When you write, always pretend you’re talking to a know-it-all. Someone who likes to put you on the spot. Avoid getting called out by making sure your writing can only be interpreted in one way.
2. Clear writing saves you time
On October 14th, 2020, The New York Post published a story about Hunter Biden, the son of US president-elect Joe Biden, which they shared on social media. Twitter decided to suspend the account of the Post because of a policy violation. Twitter said the content of the Post article seemed to be the result of hacking.
After receiving huge backlash, Twitter CEO Jack Dorsey said that suspending the Post “was wrong.” And Twitter changed its policy. But here’s the thing, Twitter also has a policy on policy changes. Follow? No worries if you don’t, because I don’t think anyone gets Twitter’s policy anymore.
Twitter has a long history of confusion when it comes to its policies and platform moderation. Its rules are confusing and ambiguous. I suspect that’s why this whole Post situation started.
We forget that humans execute policies. So is it the Twitter employee’s fault who suspended the Post? It’s more likely that the policy itself wasn’t clear. When you write something, the meaning has to be 100% clear. That means there should only be one interpretation of your words — even if you’re dealing with sensitive and ambiguous topics. As Elizabeth Lopatto from The Verge writes: “Twitter’s moderation still doesn’t make any damn sense. But congratulations to them on updating their policy on policy changes.”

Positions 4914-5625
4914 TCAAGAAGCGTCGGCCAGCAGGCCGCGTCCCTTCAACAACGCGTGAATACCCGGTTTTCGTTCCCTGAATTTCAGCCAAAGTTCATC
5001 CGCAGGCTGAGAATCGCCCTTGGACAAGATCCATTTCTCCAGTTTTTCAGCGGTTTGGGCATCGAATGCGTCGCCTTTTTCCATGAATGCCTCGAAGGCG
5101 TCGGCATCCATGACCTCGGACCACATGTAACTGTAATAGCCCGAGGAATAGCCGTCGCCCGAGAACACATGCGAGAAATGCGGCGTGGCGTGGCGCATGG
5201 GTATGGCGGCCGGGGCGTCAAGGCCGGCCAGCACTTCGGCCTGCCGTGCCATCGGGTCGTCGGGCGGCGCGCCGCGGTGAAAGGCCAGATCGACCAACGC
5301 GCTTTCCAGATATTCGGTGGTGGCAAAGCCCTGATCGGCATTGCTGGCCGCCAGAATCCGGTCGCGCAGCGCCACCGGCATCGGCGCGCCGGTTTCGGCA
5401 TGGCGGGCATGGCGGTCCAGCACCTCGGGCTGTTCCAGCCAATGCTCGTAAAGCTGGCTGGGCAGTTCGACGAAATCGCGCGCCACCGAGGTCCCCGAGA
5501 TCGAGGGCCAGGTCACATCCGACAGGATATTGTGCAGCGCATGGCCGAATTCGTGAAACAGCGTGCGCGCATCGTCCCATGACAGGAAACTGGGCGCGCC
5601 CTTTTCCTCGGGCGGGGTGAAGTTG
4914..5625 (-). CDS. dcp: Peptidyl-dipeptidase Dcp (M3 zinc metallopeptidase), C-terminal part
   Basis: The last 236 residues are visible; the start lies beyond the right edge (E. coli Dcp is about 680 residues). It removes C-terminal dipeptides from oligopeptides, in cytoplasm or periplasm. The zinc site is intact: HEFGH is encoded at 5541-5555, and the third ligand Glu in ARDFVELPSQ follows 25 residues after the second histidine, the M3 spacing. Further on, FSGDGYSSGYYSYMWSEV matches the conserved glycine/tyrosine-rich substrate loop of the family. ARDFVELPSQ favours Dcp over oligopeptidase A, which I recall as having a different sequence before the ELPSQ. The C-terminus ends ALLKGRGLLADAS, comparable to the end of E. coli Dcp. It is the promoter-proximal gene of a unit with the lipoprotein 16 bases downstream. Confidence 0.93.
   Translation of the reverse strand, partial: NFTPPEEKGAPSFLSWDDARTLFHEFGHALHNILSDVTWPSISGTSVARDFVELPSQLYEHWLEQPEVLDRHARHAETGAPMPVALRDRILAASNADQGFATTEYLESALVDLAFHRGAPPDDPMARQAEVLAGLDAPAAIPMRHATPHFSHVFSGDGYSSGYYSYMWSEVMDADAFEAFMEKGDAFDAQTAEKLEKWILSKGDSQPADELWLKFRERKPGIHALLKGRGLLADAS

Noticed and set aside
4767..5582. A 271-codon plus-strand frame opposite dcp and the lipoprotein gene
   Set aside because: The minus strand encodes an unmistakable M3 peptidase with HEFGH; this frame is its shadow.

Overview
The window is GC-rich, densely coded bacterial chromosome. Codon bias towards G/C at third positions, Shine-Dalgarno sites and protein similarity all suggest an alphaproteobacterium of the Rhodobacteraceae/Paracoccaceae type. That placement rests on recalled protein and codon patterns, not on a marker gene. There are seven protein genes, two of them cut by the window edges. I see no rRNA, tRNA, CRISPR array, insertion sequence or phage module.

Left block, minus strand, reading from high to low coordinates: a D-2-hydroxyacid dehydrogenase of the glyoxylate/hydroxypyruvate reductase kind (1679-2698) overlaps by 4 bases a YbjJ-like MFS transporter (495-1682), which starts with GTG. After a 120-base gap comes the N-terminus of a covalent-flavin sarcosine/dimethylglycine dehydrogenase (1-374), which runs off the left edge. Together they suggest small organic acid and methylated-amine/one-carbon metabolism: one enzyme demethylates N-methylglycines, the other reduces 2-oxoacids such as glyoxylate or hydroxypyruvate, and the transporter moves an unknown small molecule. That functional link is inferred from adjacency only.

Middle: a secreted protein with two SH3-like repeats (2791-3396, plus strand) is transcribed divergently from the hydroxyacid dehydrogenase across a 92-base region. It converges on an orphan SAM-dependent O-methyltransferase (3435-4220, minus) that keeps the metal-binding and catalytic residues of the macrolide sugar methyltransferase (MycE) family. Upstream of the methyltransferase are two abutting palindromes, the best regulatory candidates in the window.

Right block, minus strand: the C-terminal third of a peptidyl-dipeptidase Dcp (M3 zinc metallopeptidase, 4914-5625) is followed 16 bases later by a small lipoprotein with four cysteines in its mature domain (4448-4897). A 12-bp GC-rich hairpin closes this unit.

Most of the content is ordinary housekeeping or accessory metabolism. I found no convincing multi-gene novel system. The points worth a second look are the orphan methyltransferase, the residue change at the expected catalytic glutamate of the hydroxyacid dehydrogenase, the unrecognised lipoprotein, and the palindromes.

This situation cost Twitter time. They could’ve used that time on other important things.
Actionable advice: Let your writing sit
Avoid writing something and clicking send immediately after you’re done. Most of us have the habit of going with our initial thoughts. We receive an email or Slack message, glance at it, and instantly write down the first thing that comes to mind.
In my experience, our first thought is not always the best. I’ve adopted the habit of writing something and letting it sit before I hit send for 90% of my writing. I only write something back instantly when it’s a “yes” or “no” type of response.
But other than that, let your emails to sit for at least 10 minutes. Longer pieces of writing need more time to brew in your mind.
Often, you will rewrite something for clarity before you actually click send. If people can’t wait 10 minutes for you to respond, it’s their problem — not yours.
Our time and credibility are always at stake whenever we write (or even speak). Whether you’re a normal person writing an email, or a high-profile CEO making huge announcements on a blog, your words can and will make a huge impact on your career and life.
While it’s tempting to rush your writing, without being keen on the details; Clear and precise writing is a need. Don’t take it lightly.
Especially when the stakes are high, our time and credibility are far too precious to waste just because of some unclear, misunderstood statement.